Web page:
Dairy giant Fonterra on Friday revised its forecast price to $6.70 per kg of milk solids— down from $6.75 announced in May with the final payout amount due to be revealed in September.
There’s likely to be no further dividend payment to shareholders over the 10 cents distributed earlier in the year as Fonterra moves to retain more of its earnings after payment to Danone and the impairment of the co-operative’s Beingmate investment.
In March, Fonterra posted a first-half net loss of $348 million due to a $405m write down of its 18.8 per cent investment in Chinese infant milk formula company Beingmate and a $183m settlement with Danone following their dispute over the 2013 whey protein recall.
Federated Farmers Northland dairy chairman Ashley Cullen said, apart from a reduced forecast payout, of concern also was Fonterra’s decision this week to halt trading on the New Zealand and Australia stock exchange as it reviewed its earnings forecasts.
The Kiwi dollar’s descent overnight [on Thursday] to a more than two-year low was another concern, he said.
On Friday the New Zealand Dollar was buying US66 cents, the lowest point since March 2016.
Northland’s 1030 dairy farms supply about 90 million kg/MS each year .
For a farmer with the average milking herd size of 300 – each producing 320kg/MS, the “loss” in earnings from the revised payout would amount to $4500 or $4.6m for all farms in Northland.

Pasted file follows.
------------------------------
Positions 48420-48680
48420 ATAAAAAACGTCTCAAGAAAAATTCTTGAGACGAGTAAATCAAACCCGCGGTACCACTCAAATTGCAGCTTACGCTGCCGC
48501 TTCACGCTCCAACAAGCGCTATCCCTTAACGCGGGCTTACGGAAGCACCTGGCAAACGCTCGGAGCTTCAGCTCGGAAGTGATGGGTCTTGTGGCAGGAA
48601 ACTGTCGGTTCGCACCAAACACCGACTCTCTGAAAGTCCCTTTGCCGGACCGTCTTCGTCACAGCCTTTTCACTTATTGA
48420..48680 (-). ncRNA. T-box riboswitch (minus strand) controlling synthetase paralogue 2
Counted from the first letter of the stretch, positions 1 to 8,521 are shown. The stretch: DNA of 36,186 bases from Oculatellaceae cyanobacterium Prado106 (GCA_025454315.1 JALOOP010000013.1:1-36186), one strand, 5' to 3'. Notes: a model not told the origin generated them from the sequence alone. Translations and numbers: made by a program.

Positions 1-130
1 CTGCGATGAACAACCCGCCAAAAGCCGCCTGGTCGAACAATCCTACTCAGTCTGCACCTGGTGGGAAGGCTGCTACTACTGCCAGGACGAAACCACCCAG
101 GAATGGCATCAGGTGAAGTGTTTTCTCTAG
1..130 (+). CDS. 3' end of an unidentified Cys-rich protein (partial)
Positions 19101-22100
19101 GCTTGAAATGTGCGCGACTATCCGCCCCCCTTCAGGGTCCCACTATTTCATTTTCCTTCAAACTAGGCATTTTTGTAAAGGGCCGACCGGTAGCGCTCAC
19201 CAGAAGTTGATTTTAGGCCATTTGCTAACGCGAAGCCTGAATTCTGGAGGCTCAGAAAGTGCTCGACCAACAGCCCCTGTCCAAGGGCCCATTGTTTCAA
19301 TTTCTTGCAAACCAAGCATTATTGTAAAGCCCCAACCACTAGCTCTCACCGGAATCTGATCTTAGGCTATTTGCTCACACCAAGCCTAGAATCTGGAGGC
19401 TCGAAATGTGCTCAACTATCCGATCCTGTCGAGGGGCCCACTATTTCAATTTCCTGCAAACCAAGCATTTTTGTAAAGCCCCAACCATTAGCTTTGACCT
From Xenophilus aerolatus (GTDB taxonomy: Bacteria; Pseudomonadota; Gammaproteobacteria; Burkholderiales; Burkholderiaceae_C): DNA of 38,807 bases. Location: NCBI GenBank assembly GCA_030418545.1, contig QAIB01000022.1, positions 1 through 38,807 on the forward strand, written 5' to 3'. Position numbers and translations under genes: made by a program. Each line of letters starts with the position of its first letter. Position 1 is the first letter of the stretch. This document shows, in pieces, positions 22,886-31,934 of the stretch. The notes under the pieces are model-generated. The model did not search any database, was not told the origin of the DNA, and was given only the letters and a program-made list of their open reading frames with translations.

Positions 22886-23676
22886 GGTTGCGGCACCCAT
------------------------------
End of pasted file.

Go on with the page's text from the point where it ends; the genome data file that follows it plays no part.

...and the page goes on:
Cullen milks 220 cows and supply 53,000kg/MS each year and he will lose $2650 based on a payout of $6.70.
“The loss in revenue could have been money spent on farm compliance or gone to businesses farmers rely on. My gut feeling is the final payout will be around $6.70, which will still be a good amount.
“Five cents is neither here nor there. It could have been worse, considering Fonterra’s trading halt and the milk prices on the international dairy auction lately,” Cullen said.
Financial analysts are predicting the milk payout price will drop to $6.50kg/MS after a 9 per cent fall in global dairy auction (GDT) prices in recent months.
Fonterra chairman John Monaghan said higher milk prices, which was good for farmers, have put pressure on company earnings, and on its balance sheet.
“You never want to have to reduce the milk price at the season’s end, but it is the right thing to do and $6.70 remains a strong milk price.
“Maintaining a strong balance sheet has helped us to support farmers during tough seasons through our Co-operative Support Loan and being able to bring forward the
Advance Rate Schedule and get money to farmers earlier in the season.”
The co-operative’s full year results will be announced on September 13.
By: Imran Ali
Source: NZ Herald